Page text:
Whole-Meal Salads: The Perfect Warm-Weather Meal

Gabe Mirkin, M.D.

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Hearty salads made with whole grains, beans, vegetables and a variety of other ingredients should star on your menus, especially in the warm months. If you're not familiar with whole grains, visit the Nutrition section of my web site (see the link below); I explain all about how to cook them, where to find them, and why they are so important for healthful eating. Try these favorite recipes and then experiment with your own variations.

Summer Barley-Bean Salad

2 cups cooked barley

1 15-oz. can pink or kidney beans, drained

2 vine-ripened tomatoes, chopped

1 cucumber, chopped

2 stalks celery, chopped

1/4 cup chopped fresh basil leaves

1 T. Dijon mustard

1/2 cup fat-free Italian dressing

Combine all ingredients and chill.

4-6 servings


1 cup bulgur

Water to cover

1 onion, chopped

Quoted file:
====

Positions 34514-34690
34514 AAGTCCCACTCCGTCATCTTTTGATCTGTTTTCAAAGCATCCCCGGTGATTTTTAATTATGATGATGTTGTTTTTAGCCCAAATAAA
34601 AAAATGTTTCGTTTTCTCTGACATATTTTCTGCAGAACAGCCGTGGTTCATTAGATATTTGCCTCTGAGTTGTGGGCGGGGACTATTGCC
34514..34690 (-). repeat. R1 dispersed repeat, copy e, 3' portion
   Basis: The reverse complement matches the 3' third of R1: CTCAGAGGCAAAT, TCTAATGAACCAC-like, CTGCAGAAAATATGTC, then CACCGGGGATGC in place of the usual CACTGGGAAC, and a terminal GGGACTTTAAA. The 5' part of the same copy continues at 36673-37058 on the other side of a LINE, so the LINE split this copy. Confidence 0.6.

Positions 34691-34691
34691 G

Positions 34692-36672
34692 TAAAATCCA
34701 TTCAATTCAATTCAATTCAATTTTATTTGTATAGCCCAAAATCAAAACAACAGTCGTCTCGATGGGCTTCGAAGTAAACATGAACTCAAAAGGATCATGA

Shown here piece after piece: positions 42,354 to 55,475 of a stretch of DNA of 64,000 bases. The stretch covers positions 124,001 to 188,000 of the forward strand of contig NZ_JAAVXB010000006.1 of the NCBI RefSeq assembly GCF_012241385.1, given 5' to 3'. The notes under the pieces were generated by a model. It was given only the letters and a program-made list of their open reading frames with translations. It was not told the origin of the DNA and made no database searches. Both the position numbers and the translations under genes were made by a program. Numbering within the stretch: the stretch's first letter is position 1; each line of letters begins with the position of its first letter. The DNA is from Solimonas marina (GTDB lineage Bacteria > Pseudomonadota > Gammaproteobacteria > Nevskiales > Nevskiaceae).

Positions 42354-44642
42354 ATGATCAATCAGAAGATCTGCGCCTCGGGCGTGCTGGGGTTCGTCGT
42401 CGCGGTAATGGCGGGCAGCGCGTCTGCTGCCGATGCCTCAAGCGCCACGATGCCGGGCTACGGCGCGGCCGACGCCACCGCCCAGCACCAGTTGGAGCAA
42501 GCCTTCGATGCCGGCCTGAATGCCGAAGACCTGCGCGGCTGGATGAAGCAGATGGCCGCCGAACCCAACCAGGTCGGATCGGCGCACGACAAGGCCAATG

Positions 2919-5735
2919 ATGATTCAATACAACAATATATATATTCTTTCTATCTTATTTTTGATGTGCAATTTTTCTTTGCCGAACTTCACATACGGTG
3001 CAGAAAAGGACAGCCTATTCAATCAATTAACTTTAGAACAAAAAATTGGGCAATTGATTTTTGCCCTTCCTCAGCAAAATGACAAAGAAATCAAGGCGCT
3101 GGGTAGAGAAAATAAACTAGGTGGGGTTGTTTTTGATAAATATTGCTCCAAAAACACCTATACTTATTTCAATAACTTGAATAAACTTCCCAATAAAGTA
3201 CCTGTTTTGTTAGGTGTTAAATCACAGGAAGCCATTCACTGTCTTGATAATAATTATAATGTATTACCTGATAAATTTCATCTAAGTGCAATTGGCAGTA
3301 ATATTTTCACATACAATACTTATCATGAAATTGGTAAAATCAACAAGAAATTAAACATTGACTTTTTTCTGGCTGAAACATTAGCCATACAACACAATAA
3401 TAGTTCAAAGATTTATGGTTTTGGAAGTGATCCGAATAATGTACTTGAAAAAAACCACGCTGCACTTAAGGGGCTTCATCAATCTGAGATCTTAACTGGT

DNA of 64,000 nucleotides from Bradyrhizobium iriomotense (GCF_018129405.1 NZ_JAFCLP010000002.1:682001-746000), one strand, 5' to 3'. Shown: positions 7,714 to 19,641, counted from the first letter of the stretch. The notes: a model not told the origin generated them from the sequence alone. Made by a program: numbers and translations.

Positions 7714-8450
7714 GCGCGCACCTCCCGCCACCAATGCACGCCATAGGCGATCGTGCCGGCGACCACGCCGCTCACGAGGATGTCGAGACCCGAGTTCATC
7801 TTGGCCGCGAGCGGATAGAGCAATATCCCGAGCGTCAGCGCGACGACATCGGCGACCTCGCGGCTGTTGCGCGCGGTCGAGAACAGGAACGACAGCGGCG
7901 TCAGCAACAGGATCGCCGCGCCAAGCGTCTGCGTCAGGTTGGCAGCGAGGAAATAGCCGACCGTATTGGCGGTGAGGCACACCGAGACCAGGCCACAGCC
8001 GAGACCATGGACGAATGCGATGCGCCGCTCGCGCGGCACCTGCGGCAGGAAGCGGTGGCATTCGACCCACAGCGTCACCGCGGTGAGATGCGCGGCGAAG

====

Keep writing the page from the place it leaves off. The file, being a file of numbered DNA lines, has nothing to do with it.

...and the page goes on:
6 green onions, sliced

2 cups chopped Italian parsley

1/2 cup mint, chopped

1/4 cup lemon juice

2 tomatoes, chopped

1/4 cup no-fat mayonnaise


Place the bulgur in a bowl and cover with cold water; allow it to soak for 2-3 hours or until the bulghar is soft. Line a colander with cheesecloth or a dish towel and pour in the bulghar; squeeze out all the excess moisture. Return the bulghar to the bowl and mix in remaining ingredients except the mayonnaise. Chill for at least 2 hours. Stir in mayonnaise just before serving. Serve on lettuce leaves.

6-8 servings

Tex-Mex variation: Add 1 red bell pepper, chopped; 2 jalapeno peppers, seeded and minced; and 1/2 cup cilantro leaves, chopped.

Southwestern Bean Salad

2 cups cooked brown rice or barley

1 can black beans, drained and rinsed

2 cups frozen corn kernels

1 red bell pepper, chopped

1 small onion, chopped

1/4 cup vinegar or more to taste

1/4 cup chopped cilantro leaves

1 minced jalapeno pepper, or cayenne to taste

1 t. chili powder

Combine all ingredients. Tastes even better if you let it stand, refrigerated or at room temperature, for one hour before serving.

6-8 servings

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Dr. Gabe Mirkin has been a radio talk show host for 25 years and practicing physician for more than 40 years; he is board certified in four specialties, including sports medicine. Read or listen to hundreds of his fitness and health reports - and the FREE Good Food Book - at http://www.DrMirkin.com


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